problem in the current situation is: if you don't dope, you don't win
Hans-Michael Holczer, Team Manager, Team Gerolsteiner: "That is a hard
blow for cycling. The unanimous decision for clean teams makes me feel
that we will survive this setback. We will have to wait and see how it
affects German cycling, how the public reacts to Jan Ullrich's case."
Marcel Wüst, ex-pro cyclist: "That is unbelievable, that is something
you have to digest first. It is especially shocking to me, how apparently
widespread the manipulation is. But we have to take advantage of this
opportunity - in the end the Tour makes the stars, the stars don't make
the Tour. All of the biggest GC riders seem to be affected. If they were
all clean, then the results in Paris would be the same, but the times
would be a little slower. We can only hope that on Saturday we can concentrate
on the sporting aspects. If the charges against Jan Ullrich should be
proven, then I think his career is over."
Jens Heppner, former Ullrich colleague: "I think that Jan wanted to
end his career after a Tour victory anyway. Now he just has to end it
three weeks earlier."
Rolf Aldag, former Ullrich colleague: "Of course this is very hard,
but then maybe it is a chance for cycling to really clean itself up. When
you earn five million a year, then maybe you are more willing to take
a risk with your health. I think that cycling will learn a bigger lesson
from this affair than it did from the 1998 Tour scandal."
Thomas Bach, IOC Vice-President and German Olympic Committee President:
"I can only advise Jan Ullrich to do everything he can for a quick and
comprehensive explanation, including a DNA test. This would be in his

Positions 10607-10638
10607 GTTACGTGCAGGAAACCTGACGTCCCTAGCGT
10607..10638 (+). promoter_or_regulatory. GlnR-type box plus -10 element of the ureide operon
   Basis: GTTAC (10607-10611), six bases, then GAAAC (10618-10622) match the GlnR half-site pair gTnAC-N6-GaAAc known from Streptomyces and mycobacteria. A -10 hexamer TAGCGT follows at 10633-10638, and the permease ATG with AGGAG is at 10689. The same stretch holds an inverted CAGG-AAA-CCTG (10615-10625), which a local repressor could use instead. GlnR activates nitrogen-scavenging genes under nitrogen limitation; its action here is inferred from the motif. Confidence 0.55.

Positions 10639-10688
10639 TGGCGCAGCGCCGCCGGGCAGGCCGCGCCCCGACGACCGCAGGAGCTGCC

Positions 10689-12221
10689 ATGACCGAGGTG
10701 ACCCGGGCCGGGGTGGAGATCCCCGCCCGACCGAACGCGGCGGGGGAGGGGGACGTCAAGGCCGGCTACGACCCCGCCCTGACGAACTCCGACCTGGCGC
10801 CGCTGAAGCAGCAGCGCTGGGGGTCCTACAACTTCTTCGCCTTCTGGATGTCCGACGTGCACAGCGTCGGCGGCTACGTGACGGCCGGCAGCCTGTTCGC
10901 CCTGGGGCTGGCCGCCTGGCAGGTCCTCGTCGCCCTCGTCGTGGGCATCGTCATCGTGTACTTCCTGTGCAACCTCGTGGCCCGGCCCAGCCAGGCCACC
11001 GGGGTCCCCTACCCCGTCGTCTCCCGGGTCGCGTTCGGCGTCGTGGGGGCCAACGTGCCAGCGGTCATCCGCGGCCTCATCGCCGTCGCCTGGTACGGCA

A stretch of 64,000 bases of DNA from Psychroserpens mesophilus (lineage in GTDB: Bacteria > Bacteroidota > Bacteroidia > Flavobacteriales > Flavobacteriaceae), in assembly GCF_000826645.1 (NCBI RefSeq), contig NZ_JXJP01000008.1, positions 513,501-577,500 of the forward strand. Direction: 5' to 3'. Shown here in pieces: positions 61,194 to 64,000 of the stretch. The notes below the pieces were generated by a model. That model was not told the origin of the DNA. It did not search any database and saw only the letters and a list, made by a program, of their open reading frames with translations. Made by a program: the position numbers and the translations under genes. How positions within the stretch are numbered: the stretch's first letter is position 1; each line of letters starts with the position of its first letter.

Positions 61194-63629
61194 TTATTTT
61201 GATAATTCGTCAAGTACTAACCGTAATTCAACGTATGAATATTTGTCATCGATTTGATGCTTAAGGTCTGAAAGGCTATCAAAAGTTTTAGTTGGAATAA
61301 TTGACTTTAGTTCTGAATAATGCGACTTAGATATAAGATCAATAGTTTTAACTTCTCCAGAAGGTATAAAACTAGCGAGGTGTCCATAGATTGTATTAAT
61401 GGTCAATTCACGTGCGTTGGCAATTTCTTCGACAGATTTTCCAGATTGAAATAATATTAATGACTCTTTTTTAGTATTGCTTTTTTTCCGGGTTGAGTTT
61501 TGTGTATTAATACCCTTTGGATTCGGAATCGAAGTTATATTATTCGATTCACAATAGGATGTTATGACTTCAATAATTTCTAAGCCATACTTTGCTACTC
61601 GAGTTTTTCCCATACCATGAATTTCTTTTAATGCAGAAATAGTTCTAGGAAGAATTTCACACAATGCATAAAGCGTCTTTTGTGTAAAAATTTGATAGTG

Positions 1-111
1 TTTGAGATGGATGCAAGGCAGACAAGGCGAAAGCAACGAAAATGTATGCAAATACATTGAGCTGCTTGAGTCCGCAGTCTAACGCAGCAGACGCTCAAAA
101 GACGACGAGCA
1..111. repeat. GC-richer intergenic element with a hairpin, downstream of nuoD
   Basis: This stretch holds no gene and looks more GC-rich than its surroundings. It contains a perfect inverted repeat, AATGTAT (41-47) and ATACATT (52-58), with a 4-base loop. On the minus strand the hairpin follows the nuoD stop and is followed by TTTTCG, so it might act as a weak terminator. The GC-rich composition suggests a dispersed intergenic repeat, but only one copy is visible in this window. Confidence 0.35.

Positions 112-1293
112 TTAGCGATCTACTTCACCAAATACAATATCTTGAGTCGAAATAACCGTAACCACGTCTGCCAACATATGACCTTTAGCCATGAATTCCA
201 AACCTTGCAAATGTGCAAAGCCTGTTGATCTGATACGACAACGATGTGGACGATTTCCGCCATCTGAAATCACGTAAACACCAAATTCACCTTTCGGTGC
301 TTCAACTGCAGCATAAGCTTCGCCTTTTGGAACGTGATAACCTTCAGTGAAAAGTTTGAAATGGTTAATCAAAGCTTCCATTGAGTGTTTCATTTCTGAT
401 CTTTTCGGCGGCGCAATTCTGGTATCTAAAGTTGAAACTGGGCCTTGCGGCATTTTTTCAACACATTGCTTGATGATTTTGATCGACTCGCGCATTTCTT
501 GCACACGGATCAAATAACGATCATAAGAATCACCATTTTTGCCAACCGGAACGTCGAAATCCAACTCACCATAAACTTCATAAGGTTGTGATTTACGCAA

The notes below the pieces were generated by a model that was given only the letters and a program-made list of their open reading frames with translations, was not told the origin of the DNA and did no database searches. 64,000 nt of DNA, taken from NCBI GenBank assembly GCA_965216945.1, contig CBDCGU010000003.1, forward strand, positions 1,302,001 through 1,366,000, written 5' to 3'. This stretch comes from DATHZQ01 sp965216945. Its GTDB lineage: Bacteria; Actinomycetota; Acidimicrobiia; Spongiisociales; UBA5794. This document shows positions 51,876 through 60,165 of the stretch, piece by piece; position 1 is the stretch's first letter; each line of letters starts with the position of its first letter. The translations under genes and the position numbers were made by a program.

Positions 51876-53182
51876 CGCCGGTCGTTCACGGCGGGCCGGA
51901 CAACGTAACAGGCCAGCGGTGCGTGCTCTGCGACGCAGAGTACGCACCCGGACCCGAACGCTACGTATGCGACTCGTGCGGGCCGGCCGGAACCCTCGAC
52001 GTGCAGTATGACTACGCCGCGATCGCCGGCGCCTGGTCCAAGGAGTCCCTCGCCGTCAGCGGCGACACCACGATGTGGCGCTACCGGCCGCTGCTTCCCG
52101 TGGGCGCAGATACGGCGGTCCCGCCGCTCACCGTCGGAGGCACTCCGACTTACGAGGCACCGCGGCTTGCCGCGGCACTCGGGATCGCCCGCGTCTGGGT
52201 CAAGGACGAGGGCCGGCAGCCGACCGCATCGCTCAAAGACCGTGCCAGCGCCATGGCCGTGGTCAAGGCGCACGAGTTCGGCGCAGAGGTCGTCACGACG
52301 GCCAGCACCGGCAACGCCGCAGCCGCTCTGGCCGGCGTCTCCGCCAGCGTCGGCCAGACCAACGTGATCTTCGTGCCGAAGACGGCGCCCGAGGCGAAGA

own interest, as well as that of the sport, especially the young riders
and the fans. Only a comprehensive explanation offers the chance for the
necessary cleansing process. [...] One of the most important tasks for
the future will be to break up such a network early, or not let it get
a chance to develop. The state and the sport must share this assignment.
The sport can't dry out this swamp by itself, it needs the help of the
Rudolf Scharping, president of the German Cycling Federation: "Team
T-Mobile's decision is clear and consequent. It makes clear: everything
will be done for a clean sport, no matter which name is involved. The
German Cycling Federation supports this position. Only a clean sport can
have the popularity, be an example for the youngsters and also gain the
trust of its economic partners. Popular athletes must stand to this responsibility."
Bruyneel maintains focus
In the sad pre-Tour de France confusion that has reigned at the start
of the race in Strasbourg for the last couple of days, with several of
the race favourites finally being denied to start because of implications
in the Spanish doping scandal, Discovery Channel directeur sportif remained
confident that his riders were going to achieve great things in the upcoming
"On the eve of the 2006 Tour de France, all of the Team Director’s meet
to decide on the current situation regarding the riders named in the Spanish
doping scandal," related Bruyneel in a statement. "The directors unanimously
decided to uphold the code of ethics that was signed by all teams on January
1, 2005 which stated that no team would allow a rider to compete while
under investigation in any doping affair.
"This is certainly an unfortunate situation for all of professional
cycling, not just those teams and riders involved. And even though the
top pre-Tour favourites have been suspended from competition, all of our
Discovery Channel riders continue to maintain their focus on tomorrow’s
prologue time trial. The entire team has prepared meticulously for this
race as they have over the past seven years and we continue to have high
expectations about our chances in this year's Tour de France."
(All rights reserved/Copyright Knapp Communications Pty Limited 2006)